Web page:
A clear way to avoid such pitfalls is to collectively move beyond superficial get-togethers and interactions. The well-known organization Sisterhood of Salaam/Shalom has required that each chapter hold programming for a year before any real conversation about the conflict is discussed. This helps build genuine trust and strong foundations, and while not possible for every organization, is a model worth taking to heart. It is through genuine interaction and education that we break down self-imposed walls created out of fear and/or ignorance.

As seemingly superficial as it may be, I would also rethink the food offered at such events (post pandemic). While it’s obviously important to break bread together, we need to desist with the tired, trite, and cliche “falafel and hummus” meals. It’s presumptuous and perhaps even insulting to assume that most Muslims and Jews grew up eating Middle Eastern food. I didn’t grow up eating Middle Eastern food at all. Since we’re in the South, perhaps we should offer suitable halal or kosher Southern cuisine.

Better yet, I would much rather we learn about more specific dishes and cuisines. Islam is perhaps the most ethnically and culturally diverse religion in the world: imagine how rich and beautiful the table would look if these get-togethers included dishes from across the Muslim and Jewish kaleidescope.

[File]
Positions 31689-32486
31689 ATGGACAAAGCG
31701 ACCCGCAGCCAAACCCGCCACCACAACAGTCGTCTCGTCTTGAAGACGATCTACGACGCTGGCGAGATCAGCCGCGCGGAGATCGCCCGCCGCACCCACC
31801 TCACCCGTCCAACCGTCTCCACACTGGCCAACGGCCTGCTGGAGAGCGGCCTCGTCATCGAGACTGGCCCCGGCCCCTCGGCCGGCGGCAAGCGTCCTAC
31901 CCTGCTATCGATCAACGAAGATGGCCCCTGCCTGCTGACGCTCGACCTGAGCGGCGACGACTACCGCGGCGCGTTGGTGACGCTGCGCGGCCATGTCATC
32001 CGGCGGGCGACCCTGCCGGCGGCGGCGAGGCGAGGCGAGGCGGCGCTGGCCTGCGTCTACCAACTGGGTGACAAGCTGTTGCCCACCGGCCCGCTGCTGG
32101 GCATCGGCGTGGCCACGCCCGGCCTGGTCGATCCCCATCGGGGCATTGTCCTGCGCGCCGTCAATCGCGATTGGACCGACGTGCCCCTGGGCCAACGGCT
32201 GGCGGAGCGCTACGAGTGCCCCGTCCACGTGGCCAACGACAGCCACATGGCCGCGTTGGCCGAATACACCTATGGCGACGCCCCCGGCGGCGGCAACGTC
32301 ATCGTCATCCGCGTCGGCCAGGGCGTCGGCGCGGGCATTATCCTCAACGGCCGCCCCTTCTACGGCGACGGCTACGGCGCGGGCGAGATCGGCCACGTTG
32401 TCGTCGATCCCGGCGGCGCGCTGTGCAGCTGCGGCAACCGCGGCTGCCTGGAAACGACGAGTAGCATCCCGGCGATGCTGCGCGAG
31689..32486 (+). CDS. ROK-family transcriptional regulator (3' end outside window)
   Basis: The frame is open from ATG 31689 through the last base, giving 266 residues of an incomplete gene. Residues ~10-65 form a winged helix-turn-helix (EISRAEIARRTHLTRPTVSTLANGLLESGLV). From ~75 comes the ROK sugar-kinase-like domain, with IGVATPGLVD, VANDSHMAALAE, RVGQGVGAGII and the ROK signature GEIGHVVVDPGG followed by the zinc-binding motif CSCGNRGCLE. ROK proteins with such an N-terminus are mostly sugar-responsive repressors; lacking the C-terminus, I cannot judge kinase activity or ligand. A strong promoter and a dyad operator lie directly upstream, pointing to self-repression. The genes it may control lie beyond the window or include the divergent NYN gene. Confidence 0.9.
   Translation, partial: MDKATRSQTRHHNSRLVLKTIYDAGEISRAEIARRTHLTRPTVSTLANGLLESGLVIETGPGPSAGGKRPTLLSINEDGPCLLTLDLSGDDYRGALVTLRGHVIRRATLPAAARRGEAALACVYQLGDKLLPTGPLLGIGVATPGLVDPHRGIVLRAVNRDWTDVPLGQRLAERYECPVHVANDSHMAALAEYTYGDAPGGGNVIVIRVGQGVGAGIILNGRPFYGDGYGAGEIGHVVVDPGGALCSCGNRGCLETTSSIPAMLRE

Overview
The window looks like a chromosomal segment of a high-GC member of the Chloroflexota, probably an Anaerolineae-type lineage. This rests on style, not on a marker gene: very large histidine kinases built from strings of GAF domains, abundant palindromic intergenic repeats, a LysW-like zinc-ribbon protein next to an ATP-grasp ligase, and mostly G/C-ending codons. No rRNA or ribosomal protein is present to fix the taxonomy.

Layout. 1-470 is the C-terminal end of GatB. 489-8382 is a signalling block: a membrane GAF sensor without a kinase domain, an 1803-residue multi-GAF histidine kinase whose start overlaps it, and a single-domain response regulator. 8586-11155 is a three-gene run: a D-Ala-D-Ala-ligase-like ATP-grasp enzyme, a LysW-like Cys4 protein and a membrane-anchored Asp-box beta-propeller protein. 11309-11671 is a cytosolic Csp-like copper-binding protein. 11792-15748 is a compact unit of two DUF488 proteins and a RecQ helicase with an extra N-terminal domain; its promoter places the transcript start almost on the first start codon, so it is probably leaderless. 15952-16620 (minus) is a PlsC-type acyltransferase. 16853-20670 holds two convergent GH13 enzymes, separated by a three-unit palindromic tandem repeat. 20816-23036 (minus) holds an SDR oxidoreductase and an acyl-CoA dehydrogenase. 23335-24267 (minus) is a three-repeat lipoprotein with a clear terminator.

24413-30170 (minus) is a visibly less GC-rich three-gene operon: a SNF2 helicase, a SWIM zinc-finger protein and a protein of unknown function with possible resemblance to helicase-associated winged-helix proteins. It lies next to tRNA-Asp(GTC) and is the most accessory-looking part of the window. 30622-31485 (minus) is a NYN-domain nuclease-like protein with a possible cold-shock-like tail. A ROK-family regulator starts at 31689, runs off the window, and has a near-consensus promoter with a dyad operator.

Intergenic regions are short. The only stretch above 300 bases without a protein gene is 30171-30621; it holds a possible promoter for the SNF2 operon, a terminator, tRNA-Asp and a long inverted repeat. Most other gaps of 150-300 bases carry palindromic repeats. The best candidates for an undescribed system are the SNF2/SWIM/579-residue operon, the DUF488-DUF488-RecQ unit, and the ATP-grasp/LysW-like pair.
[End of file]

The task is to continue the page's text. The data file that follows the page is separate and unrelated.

To make a gastronomic analogy: For far too long we’ve been focusing on the mezze, the hor d’oeuvres of these conversations by sticking with surface-level and even safe issues to discuss. There is absolutely a place for those conversations, but we’ve been collectively stuck eating the appetizers, if you will. There is so much more that American Jews and Muslims can share and discuss and learn together. It’s now time to begin the main course.

About Benjamin Kweskin
A specialist in Middle East politics and cultures, Benjamin Kweskin has been active in strenghening Jewish-Muslim relations for many years. He is also an aspiring homesteader and oud enthusiast who likes to cook. @BenjaminKweskin You can read more about the author here.